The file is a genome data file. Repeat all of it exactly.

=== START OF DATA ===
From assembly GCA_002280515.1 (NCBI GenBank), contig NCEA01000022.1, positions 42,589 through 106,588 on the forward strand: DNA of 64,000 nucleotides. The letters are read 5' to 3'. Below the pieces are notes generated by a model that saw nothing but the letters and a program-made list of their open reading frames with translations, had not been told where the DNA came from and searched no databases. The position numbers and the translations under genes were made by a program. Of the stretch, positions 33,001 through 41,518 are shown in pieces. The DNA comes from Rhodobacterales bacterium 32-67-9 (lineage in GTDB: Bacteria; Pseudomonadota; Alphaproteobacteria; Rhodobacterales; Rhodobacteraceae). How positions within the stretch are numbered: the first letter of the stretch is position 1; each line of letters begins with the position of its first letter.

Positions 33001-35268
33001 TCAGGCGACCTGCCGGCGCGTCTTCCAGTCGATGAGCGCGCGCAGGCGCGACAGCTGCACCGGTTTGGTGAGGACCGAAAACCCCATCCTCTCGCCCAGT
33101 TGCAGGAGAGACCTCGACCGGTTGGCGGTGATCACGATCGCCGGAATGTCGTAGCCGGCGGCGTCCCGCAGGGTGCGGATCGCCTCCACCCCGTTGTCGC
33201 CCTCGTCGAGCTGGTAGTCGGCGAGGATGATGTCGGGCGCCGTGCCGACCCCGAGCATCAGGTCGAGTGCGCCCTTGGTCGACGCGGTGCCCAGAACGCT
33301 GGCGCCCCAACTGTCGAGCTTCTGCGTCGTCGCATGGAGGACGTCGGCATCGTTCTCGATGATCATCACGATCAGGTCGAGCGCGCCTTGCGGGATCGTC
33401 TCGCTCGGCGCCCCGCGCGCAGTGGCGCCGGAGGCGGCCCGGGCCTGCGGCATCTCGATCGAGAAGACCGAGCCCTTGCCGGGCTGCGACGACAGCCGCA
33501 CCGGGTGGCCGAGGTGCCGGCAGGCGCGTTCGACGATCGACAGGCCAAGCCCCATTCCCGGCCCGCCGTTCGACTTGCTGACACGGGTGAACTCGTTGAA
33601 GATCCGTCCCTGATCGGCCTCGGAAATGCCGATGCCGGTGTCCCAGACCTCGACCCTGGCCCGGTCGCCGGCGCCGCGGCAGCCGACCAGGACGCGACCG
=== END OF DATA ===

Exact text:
From assembly GCA_002280515.1 (NCBI GenBank), contig NCEA01000022.1, positions 42,589 through 106,588 on the forward strand: DNA of 64,000 nucleotides. The letters are read 5' to 3'. Below the pieces are notes generated by a model that saw nothing but the letters and a program-made list of their open reading frames with translations, had not been told where the DNA came from and searched no databases. The position numbers and the translations under genes were made by a program. Of the stretch, positions 33,001 through 41,518 are shown in pieces. The DNA comes from Rhodobacterales bacterium 32-67-9 (lineage in GTDB: Bacteria; Pseudomonadota; Alphaproteobacteria; Rhodobacterales; Rhodobacteraceae). How positions within the stretch are numbered: the first letter of the stretch is position 1; each line of letters begins with the position of its first letter.

Positions 33001-35268
33001 TCAGGCGACCTGCCGGCGCGTCTTCCAGTCGATGAGCGCGCGCAGGCGCGACAGCTGCACCGGTTTGGTGAGGACCGAAAACCCCATCCTCTCGCCCAGT
33101 TGCAGGAGAGACCTCGACCGGTTGGCGGTGATCACGATCGCCGGAATGTCGTAGCCGGCGGCGTCCCGCAGGGTGCGGATCGCCTCCACCCCGTTGTCGC
33201 CCTCGTCGAGCTGGTAGTCGGCGAGGATGATGTCGGGCGCCGTGCCGACCCCGAGCATCAGGTCGAGTGCGCCCTTGGTCGACGCGGTGCCCAGAACGCT
33301 GGCGCCCCAACTGTCGAGCTTCTGCGTCGTCGCATGGAGGACGTCGGCATCGTTCTCGATGATCATCACGATCAGGTCGAGCGCGCCTTGCGGGATCGTC
33401 TCGCTCGGCGCCCCGCGCGCAGTGGCGCCGGAGGCGGCCCGGGCCTGCGGCATCTCGATCGAGAAGACCGAGCCCTTGCCGGGCTGCGACGACAGCCGCA
33501 CCGGGTGGCCGAGGTGCCGGCAGGCGCGTTCGACGATCGACAGGCCAAGCCCCATTCCCGGCCCGCCGTTCGACTTGCTGACACGGGTGAACTCGTTGAA
33601 GATCCGTCCCTGATCGGCCTCGGAAATGCCGATGCCGGTGTCCCAGACCTCGACCCTGGCCCGGTCGCCGGCGCCGCGGCAGCCGACCAGGACGCGACCG